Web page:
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How Far From A Snickers Bar?
Written: Dec 21, 2000 (Updated Dec 21, 2000)
a Very Helpful Review
by the Epinions community
Pros:Taste, slightly nutritionally better than a candy bar
Cons:High sugar, less nutritionally complete than some competitors, poor bang for buck
Nutrition bars come in two versions. Either they're nutritionally complete and are aesthetically pleasing as compressed sawdust or they taste great and have all the food value of a compost heap. I've run the spectrum on the former and decided to give taste a chance.
The Clif bar is widely available in many supermarkets, which makes it a viable choice for many. I nevertheless picked it up at good ol' Nutrition Warehouse for a buck and a nickel. They stocked several flavors but the only one that appealed to me was the chocolate brownie. With 10 different varieties, there's something for everyone.
Nutritionally this bar is considerably different than the usual megaslugs of protein I'm accustomed to. Here's the Tale O' Tape from the 68 gram Clif Bar:
* Total Calories: 240
* Total Fat 4 g
* Saturated Fat 1 g
* Total Carbs 41 g
* Sugar 20 g
* Other Carbs (mostly sugar alcohol) 15g
* Fiber 6 g
* Protein 10 g
All in all, the Clif Bar is a sugar bomb. The protein source is not directly spelled out, yet a closer inspection of the ingredients reveals most comes from soy. At best this is considered a pre-workout energy source.
How close is this nutritionally to a candy bar? Here are the numbers on a 58 gram Snickers Bar (currently the #1 selling candy bar in the States):
* Total Calories 280
* Total Fat 14 g
* Saturated Fat 5 g
* Total Carbs 35 g
* Sugar 30 g
* Fiber 1 g (LOL)
* Protein 4 g
Not all that much different, huh? And realize that you're paying about 25 - 30 cents more for the privilege of the Clif Bar. The Clif does pack additional punch with a smattering of 23 vitamins and minerals with most RDI values in the 15 - 35% range. Nevertheless, the numbers do NOT positively impress.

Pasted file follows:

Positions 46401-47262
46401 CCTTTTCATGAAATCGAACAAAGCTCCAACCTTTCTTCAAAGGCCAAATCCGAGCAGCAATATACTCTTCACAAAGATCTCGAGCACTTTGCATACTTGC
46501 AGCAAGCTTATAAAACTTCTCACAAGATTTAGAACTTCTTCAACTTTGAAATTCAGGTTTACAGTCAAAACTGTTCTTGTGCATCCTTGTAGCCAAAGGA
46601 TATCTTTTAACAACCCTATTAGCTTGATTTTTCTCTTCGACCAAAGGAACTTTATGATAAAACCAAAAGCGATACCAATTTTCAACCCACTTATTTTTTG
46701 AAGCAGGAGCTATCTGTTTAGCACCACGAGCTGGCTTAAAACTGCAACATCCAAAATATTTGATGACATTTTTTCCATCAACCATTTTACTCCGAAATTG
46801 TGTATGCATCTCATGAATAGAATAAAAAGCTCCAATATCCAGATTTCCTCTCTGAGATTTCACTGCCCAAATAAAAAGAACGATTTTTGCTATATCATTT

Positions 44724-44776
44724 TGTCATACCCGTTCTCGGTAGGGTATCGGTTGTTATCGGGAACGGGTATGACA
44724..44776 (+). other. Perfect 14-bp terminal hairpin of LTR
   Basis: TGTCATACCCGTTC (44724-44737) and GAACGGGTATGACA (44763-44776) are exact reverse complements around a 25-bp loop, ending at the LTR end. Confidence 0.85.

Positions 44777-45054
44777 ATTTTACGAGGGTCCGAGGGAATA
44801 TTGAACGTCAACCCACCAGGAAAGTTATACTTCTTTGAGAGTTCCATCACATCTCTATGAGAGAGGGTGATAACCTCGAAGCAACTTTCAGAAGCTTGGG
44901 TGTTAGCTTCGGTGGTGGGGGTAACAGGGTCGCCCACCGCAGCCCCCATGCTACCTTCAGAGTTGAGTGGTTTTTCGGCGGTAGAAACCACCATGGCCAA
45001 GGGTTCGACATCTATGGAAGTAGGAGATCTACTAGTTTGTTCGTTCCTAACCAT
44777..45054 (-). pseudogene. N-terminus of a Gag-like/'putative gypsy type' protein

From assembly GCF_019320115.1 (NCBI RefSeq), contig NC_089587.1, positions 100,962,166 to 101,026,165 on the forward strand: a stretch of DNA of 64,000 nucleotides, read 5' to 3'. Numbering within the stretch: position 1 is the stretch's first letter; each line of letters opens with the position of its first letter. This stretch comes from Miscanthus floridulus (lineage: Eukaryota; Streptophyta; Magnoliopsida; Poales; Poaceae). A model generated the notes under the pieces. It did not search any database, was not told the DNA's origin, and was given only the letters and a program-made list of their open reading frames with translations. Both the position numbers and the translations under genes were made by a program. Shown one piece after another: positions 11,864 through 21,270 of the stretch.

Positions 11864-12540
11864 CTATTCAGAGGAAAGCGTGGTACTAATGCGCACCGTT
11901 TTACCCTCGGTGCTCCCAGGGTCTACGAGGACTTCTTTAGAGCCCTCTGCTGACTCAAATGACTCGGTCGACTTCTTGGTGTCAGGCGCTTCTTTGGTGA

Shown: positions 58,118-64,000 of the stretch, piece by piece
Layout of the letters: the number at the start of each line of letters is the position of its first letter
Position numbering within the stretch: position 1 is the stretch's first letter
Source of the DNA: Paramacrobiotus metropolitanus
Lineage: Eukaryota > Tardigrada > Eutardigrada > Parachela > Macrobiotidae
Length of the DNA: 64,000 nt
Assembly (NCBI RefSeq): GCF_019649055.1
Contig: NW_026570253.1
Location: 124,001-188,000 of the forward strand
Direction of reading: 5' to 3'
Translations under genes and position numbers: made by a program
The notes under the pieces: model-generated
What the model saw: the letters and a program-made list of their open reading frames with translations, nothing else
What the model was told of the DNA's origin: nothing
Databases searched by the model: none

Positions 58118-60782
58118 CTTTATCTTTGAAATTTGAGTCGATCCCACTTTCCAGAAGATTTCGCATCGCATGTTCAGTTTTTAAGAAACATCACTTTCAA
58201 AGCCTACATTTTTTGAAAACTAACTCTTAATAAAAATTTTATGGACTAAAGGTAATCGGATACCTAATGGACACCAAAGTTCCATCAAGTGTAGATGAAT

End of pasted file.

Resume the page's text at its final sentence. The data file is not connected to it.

Now that Clif has plunged nutritionally, it had better come through in the taste test. I opened the wrapper and revealed a very brownie-like bar in appearance. A little dry and shrivelled, yet mostly an intact fudge brownie. I reckon if I sat in a wrapper for months I'd be parched myself.
The scent gave me a positive as it did indeed smell like a brownie. I could see the little soy pieces throughout the otherwise brown lump. For a 68 gram bar, though, it did appear small.
Took the first bite and I liked it. It did honestly taste like a fudge brownie, albeit a brownie laced with soy. Still, the Clif was a pretty tasty morsel. The consistency was dry and crumbly, despite its wrapper purporting a moist and chewy experience. Between the diminutive size and the really good taste, I finished the Clif Bar quickly. It was a more satisfying treat than many candy bars.
But is it nutrition? Should we chuck all our notions of getting a healthy snack and begin gorging on Snickers and Butterfingers? I say no and no. For the money, the nutritional punch given by the Clif bar isn't a fair value. There are better sources of nutrition on the market that won't give such a high ratio of carbs and sugar to protein. If a pure carb play is needed - such as for endurance athletes nearing an event - it's better to get them from more natural sources like grains - though check the sugar content on those labels. Another alternative I like is the Met-Rx Food Bar. Although it's a carb monster also (52 g with 26 g sugar) it packs 26 g of high-grade protein. As a nutritional play, I can't recommend the Clif.
Good taste, though!
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